10 tips for boosting network performance

Accelerate the pace of your business with these 10 tech tips tailored for speed.

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Virtualization has to be just about the coolest thing to happen to the enterprise datacenter in a long time. It offers a multitude of manageability and monitoring benefits, scales cleanly, makes disaster recovery simpler than ever before, and dramatically decreases the number of physical servers you need chewing up power and spewing out heat.

[ For more on how best to implement virtualization, download InfoWorld's Server Virtualization Deep Dive and InfoWorld's Storage Virtualization Deep Dive. ]

If used incorrectly, however, virtualization technology can shoot you in the foot. Remember, virtualization isn't magic. It can't create CPU, memory, or disk IOPS out of thin air.

As you grow your virtualization infrastructure, it should be fairly easy to keep tabs on CPU and memory performance. Any virtualization hypervisor worth its salt will give you visibility into the headroom you have to work with. Disk performance, on the other hand, is tougher to track and more likely to get you into trouble as you push virtualization to its limits.

By way of example, let's say you have a hundred physical servers you'd like to virtualize. They're all essentially idling on three-year-old hardware and require 1GHz of CPU bandwidth, 1GB of memory, and 250 IOPS of transactional disk performance.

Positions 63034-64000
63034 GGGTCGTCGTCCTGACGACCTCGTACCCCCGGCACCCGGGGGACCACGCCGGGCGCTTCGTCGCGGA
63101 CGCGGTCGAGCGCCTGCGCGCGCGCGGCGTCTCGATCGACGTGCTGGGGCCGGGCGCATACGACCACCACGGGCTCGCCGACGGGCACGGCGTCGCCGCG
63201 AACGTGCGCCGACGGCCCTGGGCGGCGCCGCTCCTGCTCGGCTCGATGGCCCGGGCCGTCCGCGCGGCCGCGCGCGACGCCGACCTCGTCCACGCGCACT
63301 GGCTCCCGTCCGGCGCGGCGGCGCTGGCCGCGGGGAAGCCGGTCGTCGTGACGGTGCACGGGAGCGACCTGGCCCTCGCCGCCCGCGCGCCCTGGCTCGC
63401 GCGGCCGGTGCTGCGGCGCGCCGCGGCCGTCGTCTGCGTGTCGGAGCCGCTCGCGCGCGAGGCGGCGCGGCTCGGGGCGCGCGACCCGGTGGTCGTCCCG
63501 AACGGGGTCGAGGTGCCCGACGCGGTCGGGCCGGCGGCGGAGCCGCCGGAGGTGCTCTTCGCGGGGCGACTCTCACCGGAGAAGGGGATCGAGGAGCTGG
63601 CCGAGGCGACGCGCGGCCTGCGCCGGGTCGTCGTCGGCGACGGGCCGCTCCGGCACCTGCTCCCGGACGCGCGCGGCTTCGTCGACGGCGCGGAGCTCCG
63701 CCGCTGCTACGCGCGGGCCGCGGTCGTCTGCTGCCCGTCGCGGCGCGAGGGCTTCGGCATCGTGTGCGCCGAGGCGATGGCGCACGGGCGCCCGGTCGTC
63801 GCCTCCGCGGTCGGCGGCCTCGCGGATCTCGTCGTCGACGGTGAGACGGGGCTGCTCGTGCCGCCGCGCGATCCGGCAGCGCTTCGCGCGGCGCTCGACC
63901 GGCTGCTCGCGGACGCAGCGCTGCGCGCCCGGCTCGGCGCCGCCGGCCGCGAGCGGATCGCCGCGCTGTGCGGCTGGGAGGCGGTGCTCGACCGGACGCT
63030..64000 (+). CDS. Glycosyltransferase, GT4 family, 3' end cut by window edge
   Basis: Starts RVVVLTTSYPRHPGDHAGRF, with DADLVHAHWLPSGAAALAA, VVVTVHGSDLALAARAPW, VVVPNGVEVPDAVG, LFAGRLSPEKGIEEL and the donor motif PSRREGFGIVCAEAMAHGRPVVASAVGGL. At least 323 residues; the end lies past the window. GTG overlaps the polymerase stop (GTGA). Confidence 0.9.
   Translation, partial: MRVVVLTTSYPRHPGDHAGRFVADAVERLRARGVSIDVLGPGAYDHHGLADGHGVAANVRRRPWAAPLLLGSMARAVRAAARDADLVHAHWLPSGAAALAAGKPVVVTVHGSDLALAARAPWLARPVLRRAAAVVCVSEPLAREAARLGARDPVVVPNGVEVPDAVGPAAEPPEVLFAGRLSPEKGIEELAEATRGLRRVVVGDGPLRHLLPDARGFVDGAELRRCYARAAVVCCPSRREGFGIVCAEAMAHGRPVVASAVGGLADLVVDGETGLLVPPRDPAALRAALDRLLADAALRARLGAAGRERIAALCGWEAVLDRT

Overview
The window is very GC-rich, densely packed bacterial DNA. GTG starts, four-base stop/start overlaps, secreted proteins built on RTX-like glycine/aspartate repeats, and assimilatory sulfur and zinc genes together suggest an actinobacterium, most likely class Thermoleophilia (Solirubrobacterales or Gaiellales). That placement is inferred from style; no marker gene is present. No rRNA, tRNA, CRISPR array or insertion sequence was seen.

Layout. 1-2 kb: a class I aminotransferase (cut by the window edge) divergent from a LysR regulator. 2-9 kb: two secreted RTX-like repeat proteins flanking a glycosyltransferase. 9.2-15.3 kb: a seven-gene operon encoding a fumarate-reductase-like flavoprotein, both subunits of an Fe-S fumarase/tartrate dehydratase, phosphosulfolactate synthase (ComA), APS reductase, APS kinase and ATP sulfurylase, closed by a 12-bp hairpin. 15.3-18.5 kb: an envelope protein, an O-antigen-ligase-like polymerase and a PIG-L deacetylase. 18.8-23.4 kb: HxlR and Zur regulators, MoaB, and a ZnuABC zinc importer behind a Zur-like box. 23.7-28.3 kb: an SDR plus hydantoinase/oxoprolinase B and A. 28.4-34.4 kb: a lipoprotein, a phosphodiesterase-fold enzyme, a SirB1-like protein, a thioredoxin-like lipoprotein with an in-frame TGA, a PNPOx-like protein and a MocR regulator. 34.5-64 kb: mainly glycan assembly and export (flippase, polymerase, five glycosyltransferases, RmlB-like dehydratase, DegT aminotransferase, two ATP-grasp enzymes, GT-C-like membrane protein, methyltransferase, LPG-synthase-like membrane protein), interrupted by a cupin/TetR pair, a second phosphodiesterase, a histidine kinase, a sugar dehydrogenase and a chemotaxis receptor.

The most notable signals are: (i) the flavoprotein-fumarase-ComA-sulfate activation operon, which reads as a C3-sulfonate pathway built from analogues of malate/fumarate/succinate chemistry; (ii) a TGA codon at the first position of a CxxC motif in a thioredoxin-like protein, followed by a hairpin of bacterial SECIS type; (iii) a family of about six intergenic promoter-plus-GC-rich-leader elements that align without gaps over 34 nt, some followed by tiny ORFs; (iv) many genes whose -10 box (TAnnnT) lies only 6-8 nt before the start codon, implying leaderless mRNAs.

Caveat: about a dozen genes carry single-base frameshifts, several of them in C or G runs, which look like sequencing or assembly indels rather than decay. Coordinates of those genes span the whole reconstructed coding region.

You might imagine that an eight-socket, six-core X5650 server with 128GB of RAM would be able to run this load comfortably. After all, you have more than 20% of CPU and memory overhead, right? Sure, but bear in mind that you're going to need the equivalent of about 140 15,000-rpm Fibre Channel or SAS disks attached to that server to be able to provide the transactional load you'll require. It's not just about compute performance.

Performance tip No. 9: To dedupe or not to dedupe

As your data grows exponentially, it's natural to seek out tools that curb the use of expensive storage capacity. One of the best such examples is data deduplication. Whether you're deduplicating in your backup and archiving tier or directly to primary storage, there are massive capacity benefits you can derive weeding out similar data and storing only what is unique.

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